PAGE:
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3 Things You Need to Know About Social Security


There are a number of reasons to be concerned about Social Security, including its pending budget shortfall and how the “debt panel” might cut benefits. But behind these larger issues lies a troubling trend on the individual level: Most people simply don’t understand their Social Security benefits, a new study finds — and that can be costly.

A new study by the Transamerica Center for Retirement Studies finds that while 21 million American workers (more than 27% of the workforce age 18 and up) plan to rely on Social Security as their primary source of income in retirement, 56% of them admit to not having a good understanding of how these benefits work. The reason: Most people cited either “not having a good starting point” or the fact that the educational materials regarding Social Security were “too complicated” as reasons that they didn’t know enough about the program. The problem with this lack of understanding is that it can result in workers taking their benefits too early or making Social Security-related tax mistakes. talked to Catherine Collinson, president of the center, to get perspective on what workers need to know about Social Security.  Here’s what she told us:

Find a good starting point. Collinson says that one of the best starting points for educating yourself about your Social Security benefits is the Social Security Administration’s website, Not only do they have “lots of information,” you can also “email them or phone them to ask them your questions,” she says. Here is a list of three other good Social Security information resources.

Understand eligibility. It’s also essential that you understand when you’re eligible for Social Security and what taking benefits later in life can mean for your bottom line, she says. First off, to be eligible, you must have worked for 10 years and be at least 62 years old. But for most people, taking benefits at 62 isn’t a good idea as your benefit will be lower than if you wait until you hit your full retirement age (usually between 66 and 67 depending on when you were born) to retire: Consider that filing for Social Security at 62 means your monthly payout will be reduced 25%, permanently, from what it would be at your full retirement age, which could cost you tens of thousands of dollars over a lifetime. Collinson adds that it may behoove some people to work longer as this can help increase future benefits (benefits are calculated using your highest earnings over 35 years).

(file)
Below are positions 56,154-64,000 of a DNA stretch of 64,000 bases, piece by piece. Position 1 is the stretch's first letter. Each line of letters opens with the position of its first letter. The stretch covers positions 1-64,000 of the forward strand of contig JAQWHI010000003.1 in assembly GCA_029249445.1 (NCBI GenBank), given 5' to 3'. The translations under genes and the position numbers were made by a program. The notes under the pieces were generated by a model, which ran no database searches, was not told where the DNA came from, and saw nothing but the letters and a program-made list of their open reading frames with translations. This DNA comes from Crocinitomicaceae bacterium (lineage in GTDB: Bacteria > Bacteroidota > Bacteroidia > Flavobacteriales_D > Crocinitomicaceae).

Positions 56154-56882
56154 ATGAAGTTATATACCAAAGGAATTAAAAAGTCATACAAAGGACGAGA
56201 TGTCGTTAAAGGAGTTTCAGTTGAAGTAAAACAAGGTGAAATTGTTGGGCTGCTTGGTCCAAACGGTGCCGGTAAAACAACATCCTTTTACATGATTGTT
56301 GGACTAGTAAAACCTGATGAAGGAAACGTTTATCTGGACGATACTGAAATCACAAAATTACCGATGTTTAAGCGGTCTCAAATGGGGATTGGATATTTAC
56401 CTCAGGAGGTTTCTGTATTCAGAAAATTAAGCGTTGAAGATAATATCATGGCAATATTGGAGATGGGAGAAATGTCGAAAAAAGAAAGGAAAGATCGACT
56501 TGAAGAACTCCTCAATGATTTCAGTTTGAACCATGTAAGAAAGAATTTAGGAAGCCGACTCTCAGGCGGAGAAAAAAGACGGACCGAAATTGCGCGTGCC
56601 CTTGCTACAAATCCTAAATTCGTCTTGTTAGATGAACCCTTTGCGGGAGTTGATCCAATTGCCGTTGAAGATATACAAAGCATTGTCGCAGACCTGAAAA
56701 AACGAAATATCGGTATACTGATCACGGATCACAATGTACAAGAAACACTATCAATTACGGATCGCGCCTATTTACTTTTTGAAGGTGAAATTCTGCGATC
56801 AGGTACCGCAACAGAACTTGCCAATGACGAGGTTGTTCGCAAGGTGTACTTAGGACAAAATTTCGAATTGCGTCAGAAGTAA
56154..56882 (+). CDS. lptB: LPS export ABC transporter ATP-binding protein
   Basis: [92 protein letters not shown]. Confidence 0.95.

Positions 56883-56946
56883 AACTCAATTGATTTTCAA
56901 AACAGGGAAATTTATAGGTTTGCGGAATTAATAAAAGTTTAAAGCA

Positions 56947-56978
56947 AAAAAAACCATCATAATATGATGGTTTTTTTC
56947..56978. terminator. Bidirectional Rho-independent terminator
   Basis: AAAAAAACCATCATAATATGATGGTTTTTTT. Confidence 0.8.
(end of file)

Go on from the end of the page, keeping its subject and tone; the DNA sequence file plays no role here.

Figure out the tax implications. Currently, one in five retirees is working for pay, and many more say they plan to do it going forward.  But for seniors who are collecting Social Security, working can have some significant tax consequences.  If you’re of full retirement age or older, you can keep all of your Social Security benefits no matter how much you earn.  But if you’re not yet of full retirement age, the Social Security Administration will deduct $1 from your benefits for every $2 earned above $14,160 you earn. So, let’s say you file for Social Security benefits at age 62, and your payment is scheduled to be $600 per month ($7,200 for the year). If you earn $20,480 ($6,320 above the $14,160 limit), the Social Security Administration would withhold $3,160 of your Social Security benefits ($1 for every $2 you earn over the limit).


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About Encore

  • Encore examines the changing nature of retirement, from new rules and guidelines for financial security to the shifting identities and priorities of today’s retirees. The blog also explores news that affects retirement, from the Wall Street Journal Digital Network and around the web. Lead bloggers are reporter Catey Hill and senior editor Jeremy Olshan. Other contributors include The Wall Street Journal’s retirement columnists Glenn Ruffenach and Anne Tergesen; the Director for the Center for Retirement Research at Boston College, Alicia Munnell; and the Director of Research for Pinnacle Advisory Group, Michael Kitces, CFP.